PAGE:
This stunning Alfa Romeo 8C2900B spider with bodywork by Touring began its life as an Alfa factory entry for the 1938 Mille Miglia and was reputedly the winning car driven by Clemente Biondetti with Alfa mechanic Aldo Stefani beside him. That at least is what Hugh Hunter, here racing his Alfa on the Campbell Circuit at Brooklands on April 10, 1939, was told when he purchased the car from the Alfa Romeo stand at the London Motor Show in October 1938 where it was being used as a demonstrator. Subsequent research shows that there was, no surprise, a lot of swapping around of chassis plates, license plates, engines, etc. among the five similar 1938 spiders during their lives at Alfa Romeo, where some remained until the end of World War II. As a result, there is some uncertainty as to which of these lovely spiders was the actual Mille Miglia winner.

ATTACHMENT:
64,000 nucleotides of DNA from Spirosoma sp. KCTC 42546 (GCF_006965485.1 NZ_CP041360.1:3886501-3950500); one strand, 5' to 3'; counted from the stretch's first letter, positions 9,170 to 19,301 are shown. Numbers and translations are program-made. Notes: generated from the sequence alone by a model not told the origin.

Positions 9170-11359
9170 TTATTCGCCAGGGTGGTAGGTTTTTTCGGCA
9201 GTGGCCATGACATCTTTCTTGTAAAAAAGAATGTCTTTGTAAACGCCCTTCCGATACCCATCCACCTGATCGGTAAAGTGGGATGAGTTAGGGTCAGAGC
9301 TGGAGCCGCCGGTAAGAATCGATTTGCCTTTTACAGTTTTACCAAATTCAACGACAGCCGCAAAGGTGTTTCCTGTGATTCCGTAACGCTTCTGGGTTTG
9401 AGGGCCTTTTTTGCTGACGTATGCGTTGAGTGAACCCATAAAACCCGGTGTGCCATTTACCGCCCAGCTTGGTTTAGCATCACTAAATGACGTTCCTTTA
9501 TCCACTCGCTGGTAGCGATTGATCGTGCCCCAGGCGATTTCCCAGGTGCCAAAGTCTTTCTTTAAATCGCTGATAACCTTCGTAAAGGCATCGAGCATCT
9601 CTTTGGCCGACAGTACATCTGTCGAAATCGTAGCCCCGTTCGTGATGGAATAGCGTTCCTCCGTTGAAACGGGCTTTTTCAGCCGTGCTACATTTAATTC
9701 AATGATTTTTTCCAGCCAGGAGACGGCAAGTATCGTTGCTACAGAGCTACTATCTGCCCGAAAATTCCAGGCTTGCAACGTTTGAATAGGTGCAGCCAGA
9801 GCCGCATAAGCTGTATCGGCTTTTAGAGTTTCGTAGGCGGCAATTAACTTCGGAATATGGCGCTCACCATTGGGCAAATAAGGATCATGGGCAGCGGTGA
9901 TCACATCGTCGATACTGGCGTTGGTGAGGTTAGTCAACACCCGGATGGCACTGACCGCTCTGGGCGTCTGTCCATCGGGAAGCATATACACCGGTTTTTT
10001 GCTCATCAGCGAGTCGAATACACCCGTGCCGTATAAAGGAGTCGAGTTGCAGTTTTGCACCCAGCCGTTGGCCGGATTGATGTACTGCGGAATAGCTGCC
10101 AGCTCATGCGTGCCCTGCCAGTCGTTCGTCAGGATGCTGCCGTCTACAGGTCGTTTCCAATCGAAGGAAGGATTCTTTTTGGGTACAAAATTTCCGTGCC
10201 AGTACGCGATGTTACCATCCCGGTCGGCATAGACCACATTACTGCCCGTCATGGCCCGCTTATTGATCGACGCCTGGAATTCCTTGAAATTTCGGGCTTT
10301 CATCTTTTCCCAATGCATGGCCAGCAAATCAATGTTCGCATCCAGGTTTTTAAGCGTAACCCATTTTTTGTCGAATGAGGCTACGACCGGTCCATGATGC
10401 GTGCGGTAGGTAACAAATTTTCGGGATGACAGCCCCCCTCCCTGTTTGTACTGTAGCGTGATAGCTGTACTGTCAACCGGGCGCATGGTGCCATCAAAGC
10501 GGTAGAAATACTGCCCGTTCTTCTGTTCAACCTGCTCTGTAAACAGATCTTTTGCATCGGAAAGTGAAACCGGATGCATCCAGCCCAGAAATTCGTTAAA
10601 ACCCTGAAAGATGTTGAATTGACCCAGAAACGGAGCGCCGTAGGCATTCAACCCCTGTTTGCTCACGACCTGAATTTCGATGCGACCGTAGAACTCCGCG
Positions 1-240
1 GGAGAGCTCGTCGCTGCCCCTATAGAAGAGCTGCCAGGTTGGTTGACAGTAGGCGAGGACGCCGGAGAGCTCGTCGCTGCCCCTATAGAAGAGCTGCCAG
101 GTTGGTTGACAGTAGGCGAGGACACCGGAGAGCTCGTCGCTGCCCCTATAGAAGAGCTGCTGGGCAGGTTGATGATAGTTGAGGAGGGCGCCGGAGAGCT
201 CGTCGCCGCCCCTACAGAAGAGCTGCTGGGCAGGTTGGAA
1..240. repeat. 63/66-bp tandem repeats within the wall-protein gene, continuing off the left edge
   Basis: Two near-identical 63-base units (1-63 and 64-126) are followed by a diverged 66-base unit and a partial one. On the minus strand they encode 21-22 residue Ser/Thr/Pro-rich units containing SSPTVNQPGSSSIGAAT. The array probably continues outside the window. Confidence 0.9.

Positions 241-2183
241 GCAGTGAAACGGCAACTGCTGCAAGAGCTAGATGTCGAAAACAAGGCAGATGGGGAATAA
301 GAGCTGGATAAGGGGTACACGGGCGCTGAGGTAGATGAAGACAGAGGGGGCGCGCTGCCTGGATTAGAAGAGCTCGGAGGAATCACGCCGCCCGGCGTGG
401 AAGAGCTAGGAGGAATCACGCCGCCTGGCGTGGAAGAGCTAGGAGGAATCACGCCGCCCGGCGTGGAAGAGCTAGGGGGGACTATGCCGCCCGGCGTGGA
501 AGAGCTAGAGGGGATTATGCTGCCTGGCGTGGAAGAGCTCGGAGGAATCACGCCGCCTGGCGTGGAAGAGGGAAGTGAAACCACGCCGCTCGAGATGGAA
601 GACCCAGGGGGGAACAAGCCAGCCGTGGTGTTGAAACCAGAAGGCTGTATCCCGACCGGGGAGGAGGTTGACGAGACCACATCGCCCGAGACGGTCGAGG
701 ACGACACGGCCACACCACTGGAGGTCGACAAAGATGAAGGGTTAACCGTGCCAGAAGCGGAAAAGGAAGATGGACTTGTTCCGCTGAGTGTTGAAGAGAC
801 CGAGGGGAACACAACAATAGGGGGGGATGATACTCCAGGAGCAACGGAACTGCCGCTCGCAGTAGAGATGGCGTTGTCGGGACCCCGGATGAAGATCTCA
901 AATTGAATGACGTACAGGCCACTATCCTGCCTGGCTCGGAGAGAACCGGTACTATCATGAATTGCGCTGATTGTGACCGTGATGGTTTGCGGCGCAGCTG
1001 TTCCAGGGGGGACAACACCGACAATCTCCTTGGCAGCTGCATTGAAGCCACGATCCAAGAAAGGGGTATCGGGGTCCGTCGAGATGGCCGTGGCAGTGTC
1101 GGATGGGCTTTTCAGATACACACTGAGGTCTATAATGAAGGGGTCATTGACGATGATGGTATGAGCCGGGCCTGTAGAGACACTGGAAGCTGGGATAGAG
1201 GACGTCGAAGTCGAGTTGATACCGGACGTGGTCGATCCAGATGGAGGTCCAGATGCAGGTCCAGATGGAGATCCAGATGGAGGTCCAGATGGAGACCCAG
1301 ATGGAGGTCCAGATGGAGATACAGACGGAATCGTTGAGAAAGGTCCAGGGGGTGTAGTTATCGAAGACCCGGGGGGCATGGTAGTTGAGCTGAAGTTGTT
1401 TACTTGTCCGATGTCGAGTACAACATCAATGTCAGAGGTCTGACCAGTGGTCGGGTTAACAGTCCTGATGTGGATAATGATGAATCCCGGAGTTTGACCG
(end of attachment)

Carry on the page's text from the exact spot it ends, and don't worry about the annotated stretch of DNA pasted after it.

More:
During his ownership, Hunter raced this Alfa at Brooklands and ran it at various speed trials until the War intervened. Note that the exhaust system has been modified to fit the required triangular “Brooklands silencer” at its end. He went on to do some more racing in other makes, including an appearance at Le Mans in a Bentley in 1950 and several races in sports cars at Silverstone up through 1954.
The Alfa was sold near the end of the War to Anthony (“Tony”) Crook, later of Bristol Cars, who did a lot of competition with it. It then went to a new owner in Scotland and at the end of the 1960s was sold to a collector in the U.S.A. It now rests in an important automotive museum in Pennsylvania.
Anyone wishing to know about these fantastic prewar Alfa Romeos can begin an in-depth education with Simon Moore’s masterpiece The Immortal 2.9.
Photo by Louis Klemantaski ©The Klemantaski Collection